Rising sea levels
Growing concentrations of greenhouse gases have caused the ocean to warm up as it absorbs most of the excess heat. Warming leads to thermal expansion and increasing sea levels, in addition to the rise from melting ice sheets and glaciers. Warmer oceans also mean stronger storms and more extreme rainfall.
The Ministry for the Environment recommends planning for at least a 0.5 m rise in sea level and considering the consequences of at least an 0.8 m rise in sea level by the end of the 21st century relative to the 1980–1999 average.
The Intergovernmental Panel on Climate Change (IPCC) says that oceans around the world have risen around 20 cm on average since the beginning of the 20th century. The seas around New Zealand have risen in line with the global average, but could potentially rise more quickly in future. Global sea levels are likely to increase by between 0.25–0.6 m by the end of the century.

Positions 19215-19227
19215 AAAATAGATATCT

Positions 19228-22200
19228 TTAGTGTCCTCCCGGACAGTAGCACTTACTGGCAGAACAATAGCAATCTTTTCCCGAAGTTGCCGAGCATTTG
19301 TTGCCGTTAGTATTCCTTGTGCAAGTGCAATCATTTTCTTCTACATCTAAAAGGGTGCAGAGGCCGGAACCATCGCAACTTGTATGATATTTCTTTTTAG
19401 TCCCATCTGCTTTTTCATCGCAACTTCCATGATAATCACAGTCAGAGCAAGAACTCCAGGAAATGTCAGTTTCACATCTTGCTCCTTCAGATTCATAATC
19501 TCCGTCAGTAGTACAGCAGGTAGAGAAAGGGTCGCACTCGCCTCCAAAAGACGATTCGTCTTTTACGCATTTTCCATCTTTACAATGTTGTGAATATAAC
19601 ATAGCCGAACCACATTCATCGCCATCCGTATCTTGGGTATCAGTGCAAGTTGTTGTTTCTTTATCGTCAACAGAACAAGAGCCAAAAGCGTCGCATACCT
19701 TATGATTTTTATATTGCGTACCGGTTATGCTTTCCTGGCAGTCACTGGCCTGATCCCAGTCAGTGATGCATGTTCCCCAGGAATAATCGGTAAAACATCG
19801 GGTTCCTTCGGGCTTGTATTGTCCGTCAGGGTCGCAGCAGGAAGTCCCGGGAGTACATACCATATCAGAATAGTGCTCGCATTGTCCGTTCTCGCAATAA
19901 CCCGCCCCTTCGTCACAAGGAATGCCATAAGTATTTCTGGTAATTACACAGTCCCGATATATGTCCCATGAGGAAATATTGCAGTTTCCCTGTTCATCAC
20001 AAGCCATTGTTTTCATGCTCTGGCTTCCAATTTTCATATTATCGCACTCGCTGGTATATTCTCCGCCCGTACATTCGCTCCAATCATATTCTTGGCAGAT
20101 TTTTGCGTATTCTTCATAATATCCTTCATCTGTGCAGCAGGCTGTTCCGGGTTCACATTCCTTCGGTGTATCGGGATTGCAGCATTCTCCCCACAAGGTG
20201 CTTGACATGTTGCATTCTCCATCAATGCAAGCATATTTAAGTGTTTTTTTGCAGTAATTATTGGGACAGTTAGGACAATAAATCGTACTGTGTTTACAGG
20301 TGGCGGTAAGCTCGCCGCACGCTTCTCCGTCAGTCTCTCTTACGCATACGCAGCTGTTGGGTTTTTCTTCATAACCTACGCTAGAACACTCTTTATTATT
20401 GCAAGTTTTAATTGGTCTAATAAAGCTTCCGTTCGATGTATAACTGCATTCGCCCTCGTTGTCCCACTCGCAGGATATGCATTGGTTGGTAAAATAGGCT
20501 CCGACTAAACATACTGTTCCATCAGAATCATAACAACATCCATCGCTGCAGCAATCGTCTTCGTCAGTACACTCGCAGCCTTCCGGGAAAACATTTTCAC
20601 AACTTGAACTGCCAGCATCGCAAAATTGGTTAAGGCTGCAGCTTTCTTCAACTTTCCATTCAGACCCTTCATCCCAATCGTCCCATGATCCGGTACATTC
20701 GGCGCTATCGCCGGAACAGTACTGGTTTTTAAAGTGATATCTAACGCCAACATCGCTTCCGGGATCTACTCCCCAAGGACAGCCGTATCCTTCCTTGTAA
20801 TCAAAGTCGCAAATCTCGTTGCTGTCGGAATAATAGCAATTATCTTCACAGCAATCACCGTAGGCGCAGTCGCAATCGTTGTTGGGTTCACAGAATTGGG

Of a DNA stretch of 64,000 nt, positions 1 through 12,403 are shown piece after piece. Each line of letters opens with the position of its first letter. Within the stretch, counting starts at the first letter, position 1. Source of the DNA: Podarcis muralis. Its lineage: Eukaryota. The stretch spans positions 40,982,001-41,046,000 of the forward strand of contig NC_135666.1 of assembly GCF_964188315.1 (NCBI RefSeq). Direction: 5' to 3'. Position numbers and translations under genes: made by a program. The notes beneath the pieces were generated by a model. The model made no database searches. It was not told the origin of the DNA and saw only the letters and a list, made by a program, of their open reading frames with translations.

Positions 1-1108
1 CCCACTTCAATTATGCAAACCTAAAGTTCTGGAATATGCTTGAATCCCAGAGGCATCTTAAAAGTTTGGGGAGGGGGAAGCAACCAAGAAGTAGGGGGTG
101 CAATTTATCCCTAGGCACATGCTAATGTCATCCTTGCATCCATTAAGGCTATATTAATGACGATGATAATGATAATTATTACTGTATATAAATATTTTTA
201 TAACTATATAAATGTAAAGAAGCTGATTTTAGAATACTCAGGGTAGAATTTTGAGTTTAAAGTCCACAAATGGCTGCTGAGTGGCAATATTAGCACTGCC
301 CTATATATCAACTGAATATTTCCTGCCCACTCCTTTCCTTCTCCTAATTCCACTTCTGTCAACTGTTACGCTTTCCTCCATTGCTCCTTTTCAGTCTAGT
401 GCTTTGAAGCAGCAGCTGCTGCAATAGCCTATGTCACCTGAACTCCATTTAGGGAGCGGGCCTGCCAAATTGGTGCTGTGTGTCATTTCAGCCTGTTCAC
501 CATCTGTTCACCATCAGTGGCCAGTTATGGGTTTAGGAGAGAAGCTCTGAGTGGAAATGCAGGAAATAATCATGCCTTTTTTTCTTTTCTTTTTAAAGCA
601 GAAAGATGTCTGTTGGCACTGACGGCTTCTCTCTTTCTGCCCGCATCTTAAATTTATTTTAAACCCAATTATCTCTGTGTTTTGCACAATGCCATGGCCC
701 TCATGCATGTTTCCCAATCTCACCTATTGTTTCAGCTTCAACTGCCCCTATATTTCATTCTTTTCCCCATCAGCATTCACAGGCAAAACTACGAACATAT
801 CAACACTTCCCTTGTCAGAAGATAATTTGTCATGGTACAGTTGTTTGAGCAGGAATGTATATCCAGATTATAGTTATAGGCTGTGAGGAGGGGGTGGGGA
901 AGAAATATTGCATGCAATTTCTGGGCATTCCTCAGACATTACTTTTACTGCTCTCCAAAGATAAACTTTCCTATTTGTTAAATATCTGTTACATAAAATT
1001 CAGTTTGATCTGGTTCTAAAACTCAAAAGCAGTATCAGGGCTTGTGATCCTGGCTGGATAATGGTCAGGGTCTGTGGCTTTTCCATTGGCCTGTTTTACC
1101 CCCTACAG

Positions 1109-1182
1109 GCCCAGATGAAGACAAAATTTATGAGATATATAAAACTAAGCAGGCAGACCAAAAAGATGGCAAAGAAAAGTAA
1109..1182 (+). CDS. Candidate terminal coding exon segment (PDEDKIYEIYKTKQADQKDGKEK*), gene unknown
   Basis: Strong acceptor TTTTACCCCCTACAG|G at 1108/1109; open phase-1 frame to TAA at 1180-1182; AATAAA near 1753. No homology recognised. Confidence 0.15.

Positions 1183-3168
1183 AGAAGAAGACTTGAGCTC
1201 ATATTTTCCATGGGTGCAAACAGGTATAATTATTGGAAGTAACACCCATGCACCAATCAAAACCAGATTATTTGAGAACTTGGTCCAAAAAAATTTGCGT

In November 2015, the Parliamentary Commissioner for the Environment released a report Preparing New Zealand for rising seas: Certainty and Uncertainty. The report estimates that about 9,000 New Zealand homes stand less than 0.5 m above spring high tide levels. Cities with large areas that are particularly low-lying include Napier, Lower Hutt, Christchurch, and Dunedin. Dunedin has 2600 homes below this threshold. Some small towns also significantly affected: Whakatane, for example, has 276 homes in this category.
A 2019 study based on a new way of calculating land elevations indicates that around 15,000 New Zealanders live almost on the high tide mark, 71,000 within a metre and 240,000 within 2 metres of the mean high tide line.
The occurrence of extreme sea level and coastal flooding events changes rapidly as mean sea levels rise, according to a 2016 Royal Society of New Zealand report. For example, with a 30 cm rise in sea level, the current ‘1 in 100 year’ extreme sea level event would be expected to occur once every year or so in many coastal regions.